Sting:  It was a funny day, like a school reunion for truants. All of us had a lot in common but had rarely been in the same room together. There were no fights as I remember.

Le Bon: That was the first time I met Sting. He was very friendly, apart from when I said, “God, it’s really hot and sweaty in here,” and he told me not to do so many drugs.

Boy George: I had had a feud with Simon Le Bon, a bit of a confrontation in Paris, and we ended up walking into the studio arm in arm for the press.

Nick Rhodes:  We were among the first people to say yes, which I am proud of. Because I think it helped to say “I’ve got Duran Duran on board.” It was such a bizarre mix to have us, Spandau [Ballet] and [seventies British rockers] Status Quo. And you had Paul Weller, who I seem to remember arrived by bus.

Le Bon: My God, he was grumpy! Paul Weller wasn’t very friendly. He was very political…and [Duran Duran] as a band had always stayed clear of politics. But [Band Aid] wasn’t about politics, it was about saving lives. People wanted to have an effect, and that really is the line that joins me to Paul Weller. He wanted to help feed some kid in Africa, same as I did.

 

The “Feed the World” chorus was inspired by Lennon’s “War is Over” refrain.

Ure: There was a moment in the studio when Bob said, “We need something like the John Lennon thing, some anthemic thing we can sing along with.” Between the two of us, we came up with “Feed the world/let them know it’s Christmas time again.”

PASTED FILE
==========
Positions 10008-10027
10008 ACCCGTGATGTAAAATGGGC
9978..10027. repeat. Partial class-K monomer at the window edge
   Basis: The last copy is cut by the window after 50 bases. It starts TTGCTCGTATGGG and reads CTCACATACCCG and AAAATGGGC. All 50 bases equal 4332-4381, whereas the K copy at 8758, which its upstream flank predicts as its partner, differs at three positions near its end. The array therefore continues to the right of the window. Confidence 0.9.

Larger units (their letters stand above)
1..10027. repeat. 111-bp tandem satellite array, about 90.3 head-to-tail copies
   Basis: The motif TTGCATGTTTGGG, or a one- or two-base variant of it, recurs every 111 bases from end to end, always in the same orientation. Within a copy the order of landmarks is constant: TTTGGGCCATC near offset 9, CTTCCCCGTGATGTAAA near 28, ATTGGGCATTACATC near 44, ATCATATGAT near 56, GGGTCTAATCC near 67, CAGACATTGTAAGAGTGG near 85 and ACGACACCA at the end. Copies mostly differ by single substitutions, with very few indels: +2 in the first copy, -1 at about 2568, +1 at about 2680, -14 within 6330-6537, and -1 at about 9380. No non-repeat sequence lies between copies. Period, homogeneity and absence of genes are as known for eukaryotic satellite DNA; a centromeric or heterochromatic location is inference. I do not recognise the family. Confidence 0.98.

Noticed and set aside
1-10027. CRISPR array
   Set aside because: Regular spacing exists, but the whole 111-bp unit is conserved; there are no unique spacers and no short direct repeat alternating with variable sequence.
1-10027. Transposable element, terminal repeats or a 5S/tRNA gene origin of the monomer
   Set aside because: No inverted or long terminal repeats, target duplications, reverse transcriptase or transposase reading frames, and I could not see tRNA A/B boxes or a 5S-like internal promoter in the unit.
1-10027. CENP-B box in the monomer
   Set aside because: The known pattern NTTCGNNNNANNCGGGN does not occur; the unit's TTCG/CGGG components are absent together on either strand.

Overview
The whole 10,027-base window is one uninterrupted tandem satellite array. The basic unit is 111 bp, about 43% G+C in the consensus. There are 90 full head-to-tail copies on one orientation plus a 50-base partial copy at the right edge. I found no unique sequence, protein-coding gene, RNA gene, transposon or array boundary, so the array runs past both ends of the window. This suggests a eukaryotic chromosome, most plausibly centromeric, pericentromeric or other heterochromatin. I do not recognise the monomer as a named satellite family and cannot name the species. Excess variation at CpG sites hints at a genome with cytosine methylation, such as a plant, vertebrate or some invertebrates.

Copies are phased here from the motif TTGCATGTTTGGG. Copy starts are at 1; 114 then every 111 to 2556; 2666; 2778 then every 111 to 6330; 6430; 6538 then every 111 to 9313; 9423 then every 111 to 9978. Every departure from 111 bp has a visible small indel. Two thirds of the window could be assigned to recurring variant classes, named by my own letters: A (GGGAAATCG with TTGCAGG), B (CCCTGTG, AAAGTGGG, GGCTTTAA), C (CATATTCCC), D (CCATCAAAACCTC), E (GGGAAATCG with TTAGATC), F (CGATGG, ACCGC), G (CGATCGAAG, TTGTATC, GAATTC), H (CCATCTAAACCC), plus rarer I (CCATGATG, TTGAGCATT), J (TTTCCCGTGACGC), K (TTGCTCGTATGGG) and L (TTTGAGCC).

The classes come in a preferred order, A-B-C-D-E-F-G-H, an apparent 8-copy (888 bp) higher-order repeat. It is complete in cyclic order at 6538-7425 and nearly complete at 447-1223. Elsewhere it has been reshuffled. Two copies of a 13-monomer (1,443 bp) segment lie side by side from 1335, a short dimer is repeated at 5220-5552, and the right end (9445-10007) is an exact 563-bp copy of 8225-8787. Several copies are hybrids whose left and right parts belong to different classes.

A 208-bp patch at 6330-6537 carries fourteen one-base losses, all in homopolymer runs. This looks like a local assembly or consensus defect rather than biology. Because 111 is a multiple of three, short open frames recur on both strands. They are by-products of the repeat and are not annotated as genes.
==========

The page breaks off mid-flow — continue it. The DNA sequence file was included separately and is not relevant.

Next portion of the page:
When Boy George first heard George Michael’s vocals, he thought it was Alison Moyet.

Boy George:  I remember hearing the voice after me and saying, “Who’s that? Who’s the girl?” and then being told it was George Michael. I said, “He sounds really camp.” Then I said, “But he is, though, isn’t he?” I was always trying to out George.

 

George Harrison advised on how to prevent Band Aid from turning into another financially questionable Concert for Bangladesh.

Ure:  The Concert [for Bangaldesh]…all of the money didn’t get where it was meant to go. It was spent on overhead and ad men. So [Harrison’s advice to Geldof] was, “Get yourselves good accountants.” We have the same accountants today who [ensure] we don’t spent a penny on anything. We’ve had no office, no secretaries. We begged, borrowed, and stole telephone lines, space, whatever we could. We didn’t spend a penny of Band Aid money on running Band Aid.

 

The record sleeve was designed by the same artist who did Sgt. Pepper’s Lonely Hearts Club Band.

Ure: It’s a Peter Blake original. Peter Blake is kind of a British Andy Warhol. All those Victorian cut-outs, he pasted the whole thing together. And he did it for free.

 

Compared to USA For Africa’s meticulously-planned “We are the World,” “Do They Know It’s Christmas” was like Britain itself: cold, dark, and pessimistic.